A hymn to entropy (Invited talk)

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dc.contributor.author Koutsoyiannis, D en
dc.date.accessioned 2014-03-01T02:54:05Z
dc.date.available 2014-03-01T02:54:05Z
dc.date.issued 2011 en
dc.identifier.uri http://hdl.handle.net/123456789/36590
dc.title A hymn to entropy (Invited talk) en
heal.type conferenceItem en
heal.publicationDate 2011 en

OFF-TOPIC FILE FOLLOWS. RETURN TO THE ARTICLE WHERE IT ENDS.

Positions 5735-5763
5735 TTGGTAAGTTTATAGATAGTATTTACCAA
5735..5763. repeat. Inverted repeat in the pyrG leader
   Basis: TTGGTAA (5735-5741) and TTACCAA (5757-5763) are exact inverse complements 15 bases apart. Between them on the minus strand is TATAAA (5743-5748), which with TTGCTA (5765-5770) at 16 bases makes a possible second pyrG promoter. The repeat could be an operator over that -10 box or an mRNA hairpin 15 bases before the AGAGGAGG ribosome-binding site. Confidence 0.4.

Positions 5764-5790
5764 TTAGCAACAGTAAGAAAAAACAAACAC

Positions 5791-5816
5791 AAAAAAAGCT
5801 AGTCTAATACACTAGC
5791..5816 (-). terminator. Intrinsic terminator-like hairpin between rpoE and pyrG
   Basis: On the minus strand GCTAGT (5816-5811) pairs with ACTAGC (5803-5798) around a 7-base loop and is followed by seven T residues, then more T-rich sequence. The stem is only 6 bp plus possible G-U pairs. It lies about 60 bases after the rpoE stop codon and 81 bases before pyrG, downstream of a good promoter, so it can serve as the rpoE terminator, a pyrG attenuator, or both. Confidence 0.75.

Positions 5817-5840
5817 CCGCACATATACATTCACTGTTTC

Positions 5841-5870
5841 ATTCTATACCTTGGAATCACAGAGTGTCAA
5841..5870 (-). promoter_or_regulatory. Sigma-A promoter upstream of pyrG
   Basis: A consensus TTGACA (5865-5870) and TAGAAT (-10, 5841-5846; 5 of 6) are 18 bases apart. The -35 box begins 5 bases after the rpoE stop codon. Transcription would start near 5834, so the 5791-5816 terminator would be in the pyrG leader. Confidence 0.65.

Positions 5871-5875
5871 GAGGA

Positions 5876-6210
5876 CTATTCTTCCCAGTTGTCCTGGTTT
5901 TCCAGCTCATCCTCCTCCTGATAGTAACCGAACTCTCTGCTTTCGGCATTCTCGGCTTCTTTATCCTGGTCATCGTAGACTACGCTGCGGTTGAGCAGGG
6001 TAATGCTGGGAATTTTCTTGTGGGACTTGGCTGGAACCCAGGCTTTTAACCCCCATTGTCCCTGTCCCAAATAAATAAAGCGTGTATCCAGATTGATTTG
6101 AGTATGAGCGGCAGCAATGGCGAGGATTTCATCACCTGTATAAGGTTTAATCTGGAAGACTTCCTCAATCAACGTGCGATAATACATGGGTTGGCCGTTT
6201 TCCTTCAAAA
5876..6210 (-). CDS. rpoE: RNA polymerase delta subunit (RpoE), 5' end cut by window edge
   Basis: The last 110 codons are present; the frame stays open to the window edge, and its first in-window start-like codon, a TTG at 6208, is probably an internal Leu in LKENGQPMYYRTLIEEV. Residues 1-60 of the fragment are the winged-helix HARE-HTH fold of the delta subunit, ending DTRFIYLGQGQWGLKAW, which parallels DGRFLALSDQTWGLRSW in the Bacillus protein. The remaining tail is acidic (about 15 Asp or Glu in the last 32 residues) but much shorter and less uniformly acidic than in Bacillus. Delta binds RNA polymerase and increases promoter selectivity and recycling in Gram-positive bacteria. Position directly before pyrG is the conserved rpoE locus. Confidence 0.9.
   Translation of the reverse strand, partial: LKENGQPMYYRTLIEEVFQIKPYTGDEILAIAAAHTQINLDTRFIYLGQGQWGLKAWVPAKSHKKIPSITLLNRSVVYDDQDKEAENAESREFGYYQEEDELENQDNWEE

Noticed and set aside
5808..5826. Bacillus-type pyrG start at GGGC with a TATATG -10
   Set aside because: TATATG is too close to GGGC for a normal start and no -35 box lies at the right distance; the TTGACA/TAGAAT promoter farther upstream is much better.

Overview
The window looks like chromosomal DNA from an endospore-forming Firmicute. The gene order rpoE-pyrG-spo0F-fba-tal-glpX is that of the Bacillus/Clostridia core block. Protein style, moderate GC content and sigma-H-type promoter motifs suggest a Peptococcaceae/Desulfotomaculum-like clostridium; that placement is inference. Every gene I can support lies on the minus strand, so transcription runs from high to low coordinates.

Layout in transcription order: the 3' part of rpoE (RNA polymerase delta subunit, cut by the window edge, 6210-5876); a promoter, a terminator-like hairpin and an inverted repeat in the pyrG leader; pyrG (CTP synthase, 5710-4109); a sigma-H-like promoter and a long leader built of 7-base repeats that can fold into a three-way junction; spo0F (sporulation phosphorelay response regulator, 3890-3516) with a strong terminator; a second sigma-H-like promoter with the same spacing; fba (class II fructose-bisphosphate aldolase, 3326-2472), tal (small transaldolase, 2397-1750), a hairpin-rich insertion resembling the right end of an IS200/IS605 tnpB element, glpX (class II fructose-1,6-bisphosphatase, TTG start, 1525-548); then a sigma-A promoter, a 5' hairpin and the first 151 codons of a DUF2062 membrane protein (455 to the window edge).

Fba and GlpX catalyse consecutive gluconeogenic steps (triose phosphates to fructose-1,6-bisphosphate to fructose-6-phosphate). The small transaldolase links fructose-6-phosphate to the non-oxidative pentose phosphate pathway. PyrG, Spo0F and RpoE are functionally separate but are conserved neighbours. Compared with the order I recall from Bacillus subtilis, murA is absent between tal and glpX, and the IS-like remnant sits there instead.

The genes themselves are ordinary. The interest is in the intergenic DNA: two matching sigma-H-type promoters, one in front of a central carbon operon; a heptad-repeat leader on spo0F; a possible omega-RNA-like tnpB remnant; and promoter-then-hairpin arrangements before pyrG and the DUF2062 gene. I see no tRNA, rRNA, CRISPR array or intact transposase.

heal.abstract While entropy, and in particular its tendency to become maximum, is typically regarded as a curse, I contend that it is an eulogia. Not only does it offer the basis to understand and describe Nature, but it also constitutes the driving force of change and evolution. Entropy is a measure of uncertainty, defined within probability theory, and its maximization offers a powerful principle, applicable to both description of physical systems and logical inference. In thermodynamics dealing with the equilibrium state of systems with hugely many components (molecules) identical to each other or belonging to a few kinds, application of the principle of maximum entropy results in macroscopic certainties. These are, au fond, statistical laws based on maximization of uncertainty at the microscopic level, yet yielding extremely low macroscopic uncertainty, so low that we often misinterpret the laws as deterministic. However, the formation of clouds and the precipitation cannot be described in terms of systems with identical elements. Furthermore, the flow of water on Earth and its spatial and temporal variability are even more difficult to model because the relevant systems (catchments, rivers, aquifers) are composed of extremely diverse elements. In the last decades, the dominant target and aspiration in hydrological sciences has been the radical reduction of uncertainty. I contend that this aspiration traces a research direction that is wrong and opposite to how Nature works. In contrast, a promising path to faithfully model hydrological processes and systems should be sought in extremization of entropy (i.e. uncertainty). en

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